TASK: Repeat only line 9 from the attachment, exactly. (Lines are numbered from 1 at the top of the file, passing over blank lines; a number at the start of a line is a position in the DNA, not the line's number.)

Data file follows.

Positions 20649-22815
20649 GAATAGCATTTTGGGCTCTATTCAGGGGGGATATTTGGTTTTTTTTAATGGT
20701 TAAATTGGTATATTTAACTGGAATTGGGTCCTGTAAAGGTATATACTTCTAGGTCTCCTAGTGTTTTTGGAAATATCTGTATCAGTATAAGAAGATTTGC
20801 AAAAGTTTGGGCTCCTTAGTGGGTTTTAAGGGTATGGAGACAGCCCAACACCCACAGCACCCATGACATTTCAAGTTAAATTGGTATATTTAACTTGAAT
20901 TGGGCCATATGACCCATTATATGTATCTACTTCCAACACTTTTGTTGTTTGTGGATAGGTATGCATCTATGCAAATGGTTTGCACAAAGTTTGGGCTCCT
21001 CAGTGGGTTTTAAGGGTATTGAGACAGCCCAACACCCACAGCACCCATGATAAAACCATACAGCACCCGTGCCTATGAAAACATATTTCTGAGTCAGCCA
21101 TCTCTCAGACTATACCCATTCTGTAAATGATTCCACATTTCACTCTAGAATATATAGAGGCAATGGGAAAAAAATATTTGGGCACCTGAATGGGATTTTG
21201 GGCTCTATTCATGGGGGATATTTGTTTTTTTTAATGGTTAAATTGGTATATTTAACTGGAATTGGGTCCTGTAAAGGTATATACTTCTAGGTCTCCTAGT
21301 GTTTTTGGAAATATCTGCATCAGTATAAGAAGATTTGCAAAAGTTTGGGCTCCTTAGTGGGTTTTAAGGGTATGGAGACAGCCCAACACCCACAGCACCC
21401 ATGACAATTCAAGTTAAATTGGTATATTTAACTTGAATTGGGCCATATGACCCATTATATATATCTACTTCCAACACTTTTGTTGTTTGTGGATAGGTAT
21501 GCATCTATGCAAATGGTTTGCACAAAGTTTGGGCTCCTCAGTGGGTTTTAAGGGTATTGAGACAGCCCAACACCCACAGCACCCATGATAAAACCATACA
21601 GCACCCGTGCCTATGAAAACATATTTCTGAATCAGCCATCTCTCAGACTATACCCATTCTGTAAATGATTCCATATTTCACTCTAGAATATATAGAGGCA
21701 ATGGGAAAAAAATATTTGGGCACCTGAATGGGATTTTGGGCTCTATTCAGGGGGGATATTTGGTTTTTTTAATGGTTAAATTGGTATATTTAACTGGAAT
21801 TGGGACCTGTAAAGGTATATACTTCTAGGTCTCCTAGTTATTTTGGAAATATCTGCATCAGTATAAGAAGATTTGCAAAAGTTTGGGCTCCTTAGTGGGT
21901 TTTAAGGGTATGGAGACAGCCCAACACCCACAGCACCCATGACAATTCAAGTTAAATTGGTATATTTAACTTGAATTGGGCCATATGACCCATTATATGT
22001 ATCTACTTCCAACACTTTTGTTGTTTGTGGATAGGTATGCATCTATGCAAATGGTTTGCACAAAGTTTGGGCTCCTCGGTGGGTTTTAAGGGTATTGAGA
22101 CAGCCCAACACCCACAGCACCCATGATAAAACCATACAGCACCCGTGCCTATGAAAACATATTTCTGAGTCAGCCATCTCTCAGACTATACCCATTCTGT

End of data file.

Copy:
21301 GTTTTTGGAAATATCTGCATCAGTATAAGAAGATTTGCAAAAGTTTGGGCTCCTTAGTGGGTTTTAAGGGTATGGAGACAGCCCAACACCCACAGCACCC